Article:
Some 25 countries have decided to postpone their upcoming elections, with the last few – mostly regional or in tiny states – being held in early March.
Even Vladimir Putin postponed his constitutional referendum.
The only nation-wide election organised already during the rampaging Covid-19 pandemic was held on March 15 in France, with 600 doctors now requesting prime minister Edouard Philippe be put on trial for failing to prevent an epidemic.
Following the vote, numerous election officials were diagnosed with Covid-19.
How many citizens they might have infected during an entire day at a polling station, with hundreds of encounters each, is perhaps better left unsaid.
This was March. All estimates show the pandemic in full force for at least another couple of months, with the luckier countries managing to ‘flatten the curve’ and not overload their healthcare systems. The ones who fail on the other hand might follow the grim Italian scenario.
Fast forward to May 10th. The height of the global pandemic.
Most – if not all – western states (and numerous around the world) in some form of lockdown, with a declared state of emergency, as is expected in such a situation.
Europe is entirely occupied by the coronavirus. Well, not entirely…
Declaring a state of emergency, though a no-brainer for France, Spain or Belgium, is not even an option on the table for Poland’s supreme leader, Law and Justice (PiS) chairman Jarosław Kaczyński.
The reason is simple – a state of emergency, if instated even for the minimum period of 30 days – would render any May elections impossible, as legally no elections can take place for 90 days following the termination of such a period.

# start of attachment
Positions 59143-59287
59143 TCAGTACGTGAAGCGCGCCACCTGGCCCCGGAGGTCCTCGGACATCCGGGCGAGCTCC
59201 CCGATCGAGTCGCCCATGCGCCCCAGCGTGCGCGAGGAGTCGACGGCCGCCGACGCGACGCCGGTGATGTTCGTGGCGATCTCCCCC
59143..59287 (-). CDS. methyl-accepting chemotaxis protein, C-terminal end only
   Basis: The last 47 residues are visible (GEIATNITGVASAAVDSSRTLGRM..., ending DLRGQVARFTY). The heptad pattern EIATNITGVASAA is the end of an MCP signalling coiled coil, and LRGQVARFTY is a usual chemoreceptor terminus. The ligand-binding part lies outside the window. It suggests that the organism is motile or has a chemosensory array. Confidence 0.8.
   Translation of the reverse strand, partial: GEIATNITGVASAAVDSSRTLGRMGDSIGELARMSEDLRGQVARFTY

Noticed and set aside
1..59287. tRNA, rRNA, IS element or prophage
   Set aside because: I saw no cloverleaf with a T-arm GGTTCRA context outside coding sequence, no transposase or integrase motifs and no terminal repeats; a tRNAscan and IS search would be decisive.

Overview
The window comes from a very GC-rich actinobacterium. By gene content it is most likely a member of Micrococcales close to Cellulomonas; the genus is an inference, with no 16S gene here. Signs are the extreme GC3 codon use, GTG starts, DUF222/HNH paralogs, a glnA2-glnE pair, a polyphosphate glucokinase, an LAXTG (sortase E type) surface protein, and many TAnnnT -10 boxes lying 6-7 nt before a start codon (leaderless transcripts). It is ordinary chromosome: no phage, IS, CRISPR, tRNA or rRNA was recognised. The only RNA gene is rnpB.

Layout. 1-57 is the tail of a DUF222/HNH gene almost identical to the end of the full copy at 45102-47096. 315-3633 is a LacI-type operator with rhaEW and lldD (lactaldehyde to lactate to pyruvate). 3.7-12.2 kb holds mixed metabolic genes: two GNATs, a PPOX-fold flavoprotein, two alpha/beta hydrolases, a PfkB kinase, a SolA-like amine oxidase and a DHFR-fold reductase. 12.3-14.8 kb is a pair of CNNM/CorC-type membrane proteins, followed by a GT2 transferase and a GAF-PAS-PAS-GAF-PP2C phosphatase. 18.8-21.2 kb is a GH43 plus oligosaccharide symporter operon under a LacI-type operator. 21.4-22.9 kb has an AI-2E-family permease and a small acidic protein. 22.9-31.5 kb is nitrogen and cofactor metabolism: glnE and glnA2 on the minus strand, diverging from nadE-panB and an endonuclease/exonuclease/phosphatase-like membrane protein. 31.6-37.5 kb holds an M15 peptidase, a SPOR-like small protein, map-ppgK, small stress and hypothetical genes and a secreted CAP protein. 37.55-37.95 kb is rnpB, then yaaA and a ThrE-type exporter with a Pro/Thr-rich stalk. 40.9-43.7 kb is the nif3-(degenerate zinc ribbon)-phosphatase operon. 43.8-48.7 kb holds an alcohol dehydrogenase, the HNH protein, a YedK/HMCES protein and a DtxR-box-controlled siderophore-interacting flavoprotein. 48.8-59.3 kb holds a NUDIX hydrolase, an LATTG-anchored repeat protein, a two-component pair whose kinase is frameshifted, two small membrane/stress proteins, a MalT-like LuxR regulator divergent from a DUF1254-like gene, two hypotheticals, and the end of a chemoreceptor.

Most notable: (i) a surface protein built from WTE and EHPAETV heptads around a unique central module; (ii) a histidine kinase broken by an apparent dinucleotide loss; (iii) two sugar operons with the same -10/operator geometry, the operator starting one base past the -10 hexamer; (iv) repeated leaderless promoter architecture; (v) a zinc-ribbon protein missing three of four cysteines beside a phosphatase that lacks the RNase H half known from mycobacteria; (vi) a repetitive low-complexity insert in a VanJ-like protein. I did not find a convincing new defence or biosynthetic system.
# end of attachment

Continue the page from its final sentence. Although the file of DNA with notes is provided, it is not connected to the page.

Kaczyński explained his rationale in two recent interviews, on March 21 and 23, seeming either blissfully ignorant of the threat (stressing he still attends holy mass in church), or dangerously cynical and cunning.
His official stance is that not only holding a nationwide election is safe – but that a high turnout could be expected.
His argument? A local by-election, held in five tiny communities on 22 March.
Kaczyński cited a 42 percent turnout in one of them as proof that holding an election during an epidemic is a viable option.
What he failed to mention is that the 42 percent was actually 75 people, out of 174 registered to vote.
In other words, he extrapolated the viability of an election in a 38million-strong country from a 174-person community.
A recent study that calculated the realistic risks of holding a national election in May started their calculation with 270,000 election officials, in 27,000 polling stations, acting as a “Covid-19 assault squad”.
New measures, announced by prime minister Mateusz Morawiecki, include a ban on all gatherings, with a maximum of two people being together in public, with the exception of families.
Yet, an election can still take place.
According to the study, in the unrealistically ideal scenario of all safety measures being perfectly implemented and everyone adhering to every precaution, the election will likely result in some 135,000 new coronavirus infections.